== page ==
Since a Fake Book / Real Book has mostly just one-page tunes (the head and changes), you could load up 20-30 songs and play jazz for several hours, just pausing between songs long enough to push "next page". Want to change the set list? Re-arrange the PDF and send it to the band. I haven't scratched the surfac

  • good on her (Score:4, Insightful)

    by hguorbray (967940) on Wednesday March 28, 2012 @03:32PM (#39499797)
    it will take authors of her stature to claw back some author's rights back from apple and the publishers

    I'm just sayin'
    • it will take authors of her stature to claw back some author's rights back from apple and the publishers

      That's a ridiculous statement. What rights have authors lost specifically to Apple? All available evidence indicated Apple would prefer that DRM be removed from media.

      • it will take authors of her stature to claw back some author's rights back from apple and the publishers

        That's a ridiculous statement. What rights have authors lost specifically to Apple? All available evidence indicated Apple would prefer that DRM be removed from media.

        They lost the right to sell the books at a reasonable price. People on Slashdot keep forgetting that the iBookstore or whatever it's called came along with negotiations that contractually forced Amazon to raise ebook prices by >50%.

        • by geekoid (135745)

          And you seem to forget that was a lie.

        • Re:good on her (Score:5, Interesting)

          by tlhIngan (30335) <(ten.frow) (ta) (todhsals)> on Wednesday March 28, 2012 @04:30PM (#39500537)

          They lost the right to sell the books at a reasonable price. People on Slashdot keep forgetting that the iBookstore or whatever it's called came along with negotiations that contractually forced Amazon to raise ebook prices by >50%.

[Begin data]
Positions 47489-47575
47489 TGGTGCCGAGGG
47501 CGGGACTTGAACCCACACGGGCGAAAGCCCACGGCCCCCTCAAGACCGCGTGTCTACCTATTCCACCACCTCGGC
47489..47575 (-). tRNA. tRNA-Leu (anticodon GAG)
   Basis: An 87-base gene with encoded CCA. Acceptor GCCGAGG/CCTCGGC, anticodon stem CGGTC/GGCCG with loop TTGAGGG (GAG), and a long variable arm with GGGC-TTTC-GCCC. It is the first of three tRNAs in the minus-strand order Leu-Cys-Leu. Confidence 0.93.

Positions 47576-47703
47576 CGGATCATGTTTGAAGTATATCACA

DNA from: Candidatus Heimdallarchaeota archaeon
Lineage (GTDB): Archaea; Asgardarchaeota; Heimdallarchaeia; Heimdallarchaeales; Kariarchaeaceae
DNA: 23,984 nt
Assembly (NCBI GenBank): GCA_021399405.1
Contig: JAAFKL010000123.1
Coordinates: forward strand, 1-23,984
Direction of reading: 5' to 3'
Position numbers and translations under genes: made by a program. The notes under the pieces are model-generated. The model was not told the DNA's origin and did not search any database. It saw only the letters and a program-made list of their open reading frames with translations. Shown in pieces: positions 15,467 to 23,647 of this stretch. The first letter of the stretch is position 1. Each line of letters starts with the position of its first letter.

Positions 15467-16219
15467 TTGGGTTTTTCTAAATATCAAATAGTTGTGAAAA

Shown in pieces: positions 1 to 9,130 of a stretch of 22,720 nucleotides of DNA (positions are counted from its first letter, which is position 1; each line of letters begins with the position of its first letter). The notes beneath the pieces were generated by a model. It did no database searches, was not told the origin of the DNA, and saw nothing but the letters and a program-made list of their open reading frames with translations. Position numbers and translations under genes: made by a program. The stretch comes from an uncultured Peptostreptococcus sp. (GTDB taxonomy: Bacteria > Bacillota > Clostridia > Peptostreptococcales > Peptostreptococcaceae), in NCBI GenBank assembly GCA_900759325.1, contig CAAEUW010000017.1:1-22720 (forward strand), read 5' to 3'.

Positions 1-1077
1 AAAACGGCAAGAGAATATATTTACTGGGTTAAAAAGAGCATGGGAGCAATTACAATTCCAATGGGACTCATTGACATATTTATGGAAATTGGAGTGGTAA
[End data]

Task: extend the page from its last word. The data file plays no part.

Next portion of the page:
No, that's not an author right they lost. They gained that right with Apple's agency model.

          Otherwise what happened was Amazon was selling books at a loss (to them) in an effort to drive out everyone else from selling e-books. The publishers and authors had no right to say what price Amazon could sell at. So if Amazon decided your books were worth $1, sure they could be paying you $3 for each copy, but you won't be able to sell your next book for any more than $0.50 per copy as everyone thinks your book is only worth $1.

          As well, Sony/B&N/Kobo won't be able to compete and exit the e-book market (if they have to pay $3 per book and Amazon's big enough to dump it at $1...), leaving Amazon the only player in town.

          Amazon went for the wholesale model - they bought N books for $X, and sold it for $Y (X and Y have no general relation, though Y > X for a profit). Apple went with the agency model - the publisher sets the price, and Apple sells it for that price.

          Consumers love the wholesale model - books are cheaper and get discounted, though publishers hate it (devalues the book) as do authors. If you want to see this in action, check out developer complaints about 99 cent games making it hard for other developers to charge $4.99 for games (better ones, of course) and such.

          Of course, Amazon could be devaluing the market to be the only contender (Amazon's Kindle store is the largest after all) and with the DRM, once you're locked in and the other stores are gone, Amazon is free to jack up prices.

    • by cpu6502 (1960974) on Wednesday March 28, 2012 @04:02PM (#39500191)

      They call it watermarking, but it's tracking by any other name. "The Pottermore Shop personalises eBooks with a combination of watermarking techniques that relate to the book, to the purchaser and the purchase time. This allows us to track and respond to possible copyright misuse."